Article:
I’m still shaking my head at the certainty that Ted and Pete had everything to do with nudging the painting on to the cover. It’s a very big deal for any artist and I am completely humbled, but oh how I shake my head in wonder each time I walk by the mag (which I have perched on a weaver’s chair in front of the other painting I did of Ted, The Teacozy)…just shake my head and smile from ear to ear at the folly of those pals working their magic from beyond.
The magazine should hit the newsstands soon. Here’s a link to their website, AAC Magazine.
Here’s an excerpt of John’s writing for the piece, Neill’s paintings of props, fishermen’s shacks and the landscape are finely rendered and often full of humor and subtle associations that enrich the viewer’s experience. She paint’s her emotional response to her subjects. Full figures and portraits, however, have only appeared recently in paintings that she painted “just for me,” paintings that are “very personal and straight from the heart.” Her partner Pat Lackey has been urging her to show the paintings. When her Santa Fe dealer Michael Sugarman asked her about the paintings she is most proud of she replied, “I have rarely taken the time to do work that is just for me. It is interesting because if I had to answer honestly, these portraits are the ones I am most proud of because they are all about love at the deepest part of my soul.” Aren’t we aging well is a carefully composed double portrait of the artist and her partner. They vacation on Martha’s Vineyard every summer. The bluff overlooking the ocean has always been a favorite spot. It has eroded away but remains significant in their memories.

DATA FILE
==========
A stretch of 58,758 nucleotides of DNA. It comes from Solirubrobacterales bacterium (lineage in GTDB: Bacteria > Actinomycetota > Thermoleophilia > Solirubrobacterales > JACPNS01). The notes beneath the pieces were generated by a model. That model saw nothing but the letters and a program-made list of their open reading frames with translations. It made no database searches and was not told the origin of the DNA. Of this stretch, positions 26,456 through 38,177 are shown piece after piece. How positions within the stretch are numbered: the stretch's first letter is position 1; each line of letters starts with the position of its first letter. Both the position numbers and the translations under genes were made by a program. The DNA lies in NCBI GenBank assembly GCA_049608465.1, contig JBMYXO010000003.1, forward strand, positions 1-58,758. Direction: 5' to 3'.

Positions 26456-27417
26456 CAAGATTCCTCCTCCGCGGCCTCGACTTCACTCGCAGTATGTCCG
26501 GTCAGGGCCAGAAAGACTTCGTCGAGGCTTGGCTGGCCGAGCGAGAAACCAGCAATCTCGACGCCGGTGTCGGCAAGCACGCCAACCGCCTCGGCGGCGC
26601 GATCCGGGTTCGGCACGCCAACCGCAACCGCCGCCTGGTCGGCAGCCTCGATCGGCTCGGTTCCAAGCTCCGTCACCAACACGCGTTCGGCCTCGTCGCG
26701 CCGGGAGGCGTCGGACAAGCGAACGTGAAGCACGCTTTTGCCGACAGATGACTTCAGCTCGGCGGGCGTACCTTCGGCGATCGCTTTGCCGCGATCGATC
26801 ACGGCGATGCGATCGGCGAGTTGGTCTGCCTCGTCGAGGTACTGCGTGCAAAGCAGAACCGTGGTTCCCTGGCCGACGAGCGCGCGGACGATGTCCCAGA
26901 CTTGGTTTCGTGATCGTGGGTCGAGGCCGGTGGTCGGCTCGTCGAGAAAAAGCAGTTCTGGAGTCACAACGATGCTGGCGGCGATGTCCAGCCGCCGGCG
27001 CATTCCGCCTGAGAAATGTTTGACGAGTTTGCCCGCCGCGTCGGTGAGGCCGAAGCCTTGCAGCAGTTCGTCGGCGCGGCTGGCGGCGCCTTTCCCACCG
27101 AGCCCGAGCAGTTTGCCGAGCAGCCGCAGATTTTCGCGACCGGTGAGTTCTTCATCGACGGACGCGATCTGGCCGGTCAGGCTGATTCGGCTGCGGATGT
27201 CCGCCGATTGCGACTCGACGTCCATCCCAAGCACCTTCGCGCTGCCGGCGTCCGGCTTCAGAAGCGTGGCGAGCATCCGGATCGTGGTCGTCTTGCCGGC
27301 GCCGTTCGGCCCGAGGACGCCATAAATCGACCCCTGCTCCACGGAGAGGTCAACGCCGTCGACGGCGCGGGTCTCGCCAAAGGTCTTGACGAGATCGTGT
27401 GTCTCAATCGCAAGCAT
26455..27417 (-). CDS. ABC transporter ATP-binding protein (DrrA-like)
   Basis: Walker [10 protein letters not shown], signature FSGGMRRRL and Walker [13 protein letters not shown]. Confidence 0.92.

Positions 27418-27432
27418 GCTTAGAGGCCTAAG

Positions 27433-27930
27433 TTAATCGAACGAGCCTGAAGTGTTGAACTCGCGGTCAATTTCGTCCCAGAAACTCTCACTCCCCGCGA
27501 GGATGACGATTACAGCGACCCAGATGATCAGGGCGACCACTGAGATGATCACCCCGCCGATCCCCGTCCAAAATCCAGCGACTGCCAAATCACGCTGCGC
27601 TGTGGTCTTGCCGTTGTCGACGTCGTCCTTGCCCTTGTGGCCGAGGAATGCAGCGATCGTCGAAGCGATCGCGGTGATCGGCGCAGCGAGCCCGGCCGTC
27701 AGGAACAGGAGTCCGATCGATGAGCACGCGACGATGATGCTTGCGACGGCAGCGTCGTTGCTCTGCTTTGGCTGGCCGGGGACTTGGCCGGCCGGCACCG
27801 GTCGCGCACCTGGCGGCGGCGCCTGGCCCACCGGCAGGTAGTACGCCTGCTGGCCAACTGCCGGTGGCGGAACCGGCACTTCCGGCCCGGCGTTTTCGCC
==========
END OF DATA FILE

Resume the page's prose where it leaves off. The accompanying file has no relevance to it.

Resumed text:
We will be up there soon. And I know it won’t be the same. There are many friends from that island who have gone on to other shores of late. But holding them close is part of growing up and growing old and we are doing both.